|13,168,484 (2001 census)|
|Regions with significant populations|
|India||13,010,000 (2001 census)|
|Kamrupi • Goalpariya)|
Majority: HinduismIslam • Christianity • Sikhism
|Related ethnic groups|
Surname families:Acharya • Barman • Barooah (and its variations) • Bhagawati • Bharali • Bhattacharya • Bordoloi • Borah • Borthakur • Chakraborty (and its variations) • Chaudhary • Das • Deka • Dutta • Gogoi • Gohain • Goswami • Hazarika • Kalita • Kotoky • Phukan • Rajbongshi • Rajkhowa • Saikia • Sarma • Sutiya • Tamuli • Thakur
^[*] The ethnic tribal groups, such as Bodos, Dimasas, Karbis, Misíngs classify as separate sub-groups and thus generally don't associate with this sub-group linked with Assamese language.
The Assamese people (অসমীয়া জাতি) are a subgroup of the people of Assam (অসমৰ জনগোষ্ঠী). The Assamese people make up the majority of Assam's population (অসমৰ জনসংখ্যা). The population of Assamese people in Assam is 13,000,000 making up 45.00% of Assam population at 2011 census (চৰকাৰী আদমশুমাৰি). This subgroup is often associated with the Assamese language (অসমীয়া ভাষা) Historically, the definition of the "Assamese people" has remained in flux and this has had strong political repercussions in Assam, especially in the colonial (1826–1947) and post-colonial (after 1947) periods.
The lack of a definition has put stumbling blocks in implementing clause 6 of the Assam Accord (অসম চুক্তি), an agreement signed by the activists of the Assam Movement (অসম আন্দোলন) and the Government of India (ভাৰতৰ কেন্দ্ৰীয় চৰকাৰ) in 1985. Since a legal definition is important to provide "constitutional, legislative and cultural" safeguards to the Assamese people, the Government of Assam (অসম চৰকাৰ) had formed a ministerial committee to finalize the definition in March 2007. To address the clause 6 issue AASU (সদৌ অসম ছাত্ৰ সন্থা) had announced a definition on April 10, 2000 which was based on residency with a temporal limit: All those whose names appeared in the 1951 National Register of Citizens (ভাৰতীয় নাগৰিকৰ ৰাষ্ট্ৰীয় পঞ্জী) and their progenies should be considered as Assamese. Difficulty in definition is rooted in the heterogeneous nature of inhabitants of the Assam state (অসম ৰাজ্য).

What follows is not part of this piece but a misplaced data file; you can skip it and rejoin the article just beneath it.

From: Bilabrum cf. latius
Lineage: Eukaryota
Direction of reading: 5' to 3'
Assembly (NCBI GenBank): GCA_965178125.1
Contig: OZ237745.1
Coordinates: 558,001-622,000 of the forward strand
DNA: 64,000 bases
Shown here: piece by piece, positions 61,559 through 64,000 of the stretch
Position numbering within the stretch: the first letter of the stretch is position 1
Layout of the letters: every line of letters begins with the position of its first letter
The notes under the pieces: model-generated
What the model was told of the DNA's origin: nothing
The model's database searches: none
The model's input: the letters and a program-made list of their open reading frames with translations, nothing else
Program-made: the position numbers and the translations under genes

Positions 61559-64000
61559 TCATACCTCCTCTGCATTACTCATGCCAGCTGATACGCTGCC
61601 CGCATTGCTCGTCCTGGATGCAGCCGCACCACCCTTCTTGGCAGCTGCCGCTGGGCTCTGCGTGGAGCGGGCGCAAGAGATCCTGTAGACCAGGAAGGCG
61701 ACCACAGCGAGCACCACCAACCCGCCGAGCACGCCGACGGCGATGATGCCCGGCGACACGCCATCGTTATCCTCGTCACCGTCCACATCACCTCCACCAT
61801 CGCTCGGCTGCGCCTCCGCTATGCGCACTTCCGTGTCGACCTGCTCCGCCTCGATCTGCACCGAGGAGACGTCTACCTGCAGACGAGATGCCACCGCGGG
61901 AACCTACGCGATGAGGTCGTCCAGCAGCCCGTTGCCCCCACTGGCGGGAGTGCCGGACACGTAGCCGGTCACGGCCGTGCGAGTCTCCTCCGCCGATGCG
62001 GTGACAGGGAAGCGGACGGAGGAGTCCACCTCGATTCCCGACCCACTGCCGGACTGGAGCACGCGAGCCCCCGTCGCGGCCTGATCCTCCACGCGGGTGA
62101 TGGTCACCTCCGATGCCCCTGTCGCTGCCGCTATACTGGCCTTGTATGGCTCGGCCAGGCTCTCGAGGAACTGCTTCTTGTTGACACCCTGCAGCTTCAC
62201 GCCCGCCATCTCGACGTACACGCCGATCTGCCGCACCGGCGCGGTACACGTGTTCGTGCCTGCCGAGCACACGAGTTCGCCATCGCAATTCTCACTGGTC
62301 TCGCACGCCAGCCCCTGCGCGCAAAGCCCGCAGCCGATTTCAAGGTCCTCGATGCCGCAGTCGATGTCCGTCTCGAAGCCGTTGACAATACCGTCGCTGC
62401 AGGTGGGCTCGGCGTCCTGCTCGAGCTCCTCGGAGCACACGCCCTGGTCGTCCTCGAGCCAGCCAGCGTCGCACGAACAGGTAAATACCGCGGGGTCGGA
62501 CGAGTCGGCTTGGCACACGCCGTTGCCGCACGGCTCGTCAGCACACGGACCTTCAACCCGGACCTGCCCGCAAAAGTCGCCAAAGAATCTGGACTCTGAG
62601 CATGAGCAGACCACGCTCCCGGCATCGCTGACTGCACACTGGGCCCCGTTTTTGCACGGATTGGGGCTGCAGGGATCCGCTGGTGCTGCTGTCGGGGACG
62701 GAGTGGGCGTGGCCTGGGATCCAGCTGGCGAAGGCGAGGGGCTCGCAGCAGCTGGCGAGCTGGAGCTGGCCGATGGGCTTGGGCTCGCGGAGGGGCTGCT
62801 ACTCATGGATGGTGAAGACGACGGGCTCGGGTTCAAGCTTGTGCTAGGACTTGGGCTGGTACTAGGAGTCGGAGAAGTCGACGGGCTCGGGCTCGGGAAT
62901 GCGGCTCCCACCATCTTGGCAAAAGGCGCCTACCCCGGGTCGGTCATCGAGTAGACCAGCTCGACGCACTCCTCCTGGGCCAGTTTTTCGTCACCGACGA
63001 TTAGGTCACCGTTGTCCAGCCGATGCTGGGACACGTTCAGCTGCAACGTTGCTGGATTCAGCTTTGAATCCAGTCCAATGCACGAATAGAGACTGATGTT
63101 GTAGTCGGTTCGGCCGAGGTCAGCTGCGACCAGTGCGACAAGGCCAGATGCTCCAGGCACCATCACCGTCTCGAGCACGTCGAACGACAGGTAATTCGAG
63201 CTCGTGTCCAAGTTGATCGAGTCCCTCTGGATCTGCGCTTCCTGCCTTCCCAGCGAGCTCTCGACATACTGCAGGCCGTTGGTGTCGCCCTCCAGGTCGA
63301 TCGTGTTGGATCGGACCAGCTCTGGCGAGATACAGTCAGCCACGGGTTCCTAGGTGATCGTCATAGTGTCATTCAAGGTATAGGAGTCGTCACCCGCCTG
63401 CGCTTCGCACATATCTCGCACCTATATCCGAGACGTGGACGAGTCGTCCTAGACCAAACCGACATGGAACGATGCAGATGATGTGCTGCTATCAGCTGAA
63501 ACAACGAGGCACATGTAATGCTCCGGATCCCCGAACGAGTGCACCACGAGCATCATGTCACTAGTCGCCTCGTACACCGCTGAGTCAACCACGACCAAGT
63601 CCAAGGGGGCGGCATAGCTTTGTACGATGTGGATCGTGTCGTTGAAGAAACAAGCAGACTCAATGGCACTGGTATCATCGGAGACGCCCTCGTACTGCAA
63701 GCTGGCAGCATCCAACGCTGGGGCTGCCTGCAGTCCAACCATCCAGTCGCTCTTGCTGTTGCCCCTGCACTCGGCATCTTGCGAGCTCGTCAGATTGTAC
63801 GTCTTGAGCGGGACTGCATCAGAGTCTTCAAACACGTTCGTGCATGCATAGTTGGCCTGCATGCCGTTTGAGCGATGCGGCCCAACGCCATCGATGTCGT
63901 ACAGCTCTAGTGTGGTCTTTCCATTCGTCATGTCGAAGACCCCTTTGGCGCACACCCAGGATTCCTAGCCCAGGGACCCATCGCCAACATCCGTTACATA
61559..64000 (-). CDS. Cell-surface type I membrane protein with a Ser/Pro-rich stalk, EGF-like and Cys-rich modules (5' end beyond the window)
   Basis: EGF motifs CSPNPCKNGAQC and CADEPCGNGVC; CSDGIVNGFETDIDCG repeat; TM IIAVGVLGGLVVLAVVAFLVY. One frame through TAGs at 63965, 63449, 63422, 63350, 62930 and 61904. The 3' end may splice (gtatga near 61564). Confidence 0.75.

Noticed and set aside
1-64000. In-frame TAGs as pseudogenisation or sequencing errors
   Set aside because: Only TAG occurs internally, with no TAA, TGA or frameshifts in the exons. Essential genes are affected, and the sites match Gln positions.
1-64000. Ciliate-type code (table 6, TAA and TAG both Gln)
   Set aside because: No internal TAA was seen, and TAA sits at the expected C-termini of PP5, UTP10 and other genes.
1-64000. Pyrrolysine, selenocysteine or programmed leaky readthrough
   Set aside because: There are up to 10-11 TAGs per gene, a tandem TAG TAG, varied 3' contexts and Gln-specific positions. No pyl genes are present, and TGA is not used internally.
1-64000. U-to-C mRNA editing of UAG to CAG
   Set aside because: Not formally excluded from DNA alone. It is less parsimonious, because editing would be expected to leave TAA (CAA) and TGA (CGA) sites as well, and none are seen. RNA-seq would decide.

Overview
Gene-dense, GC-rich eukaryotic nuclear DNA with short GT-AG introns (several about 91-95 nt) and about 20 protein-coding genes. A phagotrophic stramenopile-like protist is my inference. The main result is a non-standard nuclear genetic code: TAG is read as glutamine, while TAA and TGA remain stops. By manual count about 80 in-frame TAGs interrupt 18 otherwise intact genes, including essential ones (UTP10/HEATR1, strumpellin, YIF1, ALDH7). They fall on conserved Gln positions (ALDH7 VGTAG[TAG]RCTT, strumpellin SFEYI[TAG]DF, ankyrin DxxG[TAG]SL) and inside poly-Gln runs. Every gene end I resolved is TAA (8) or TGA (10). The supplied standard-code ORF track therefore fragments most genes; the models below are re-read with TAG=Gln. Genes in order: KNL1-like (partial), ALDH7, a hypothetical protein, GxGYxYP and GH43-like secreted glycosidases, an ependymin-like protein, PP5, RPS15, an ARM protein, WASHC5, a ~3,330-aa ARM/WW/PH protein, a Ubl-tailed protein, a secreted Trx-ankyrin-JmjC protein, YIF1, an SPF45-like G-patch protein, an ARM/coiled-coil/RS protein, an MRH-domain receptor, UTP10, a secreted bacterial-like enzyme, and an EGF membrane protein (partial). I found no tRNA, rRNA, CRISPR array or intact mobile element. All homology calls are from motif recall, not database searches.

The first usage of the English word "Assamese" is noted in colonial times; based on same principle as Sinhalese (সিংহলী ভাষা), Nepalese (নেপালী ভাষা) and Canarese (কন্নড় ভাষা), derived from the Anglicised (ইংৰাজী ভাষাৰ ৰুপানতৰন) word "Assam" with the suffix -ese, meaning "of Assam."
In contrast, Western Assam (পশ্চিম অসম / নামনি অসম) in pre-colonial times was known as "Kamrup" (কামৰূপ) (instead of Asama, and considered a politically, socially and culturally separate unit from the rest of the state.
In the 16th-century, the Ahom kingdom (আহোম ৰাজ্য) came to be known as the "Kingdom of Acham" to the Mughals (মোগল); and following them, the British. In 1682 the eastern Kamrup (পূব কামৰূপ) was annexed by Ahom kingdom and the expanded kingdom continued to be called "Kingdom of Assam" till 1821 when the Ahom kingdom became part of the Burmese Empire (কোনবাউং ৰাজবংশ).
Just as "Assam" was associated with the Ahom kingdom till the 19th century "Asamiya" was used for the subjects and soldiers of that kingdom who belonged to different ethnic and linguistic backgrounds and not solely to the Ahom community (আহোম জনগোষ্ঠী).[not in citation given]
After Assam became part of British India (বৃটিছ ভাৰতৰ), the newly constituted province came to be known as Assam after its largest constituent, and the name Assamese / Asamiya (অসমীয়া) came to be associated with the Assamese language erstwhile known as Kamrupi (কামৰূপী).
According to Yasmin Saikia, "the group that now identifies as Tai–Ahom (টাই–আহোম) were historically seen as Assamese people. However, the term ethnic Assamese is now associated by the Indian government at Delhi (দিল্লী) with the Assamese speaking Indo-Aryan (ইণ্ডো-আৰ্য) group (comprising both Hindus and Muslims) of Assam (অসম). The latter group is the majority people of Assam, while the Tai-Ahom people were a dominant minority during the Ahom Rule (আহোম ৰাজ).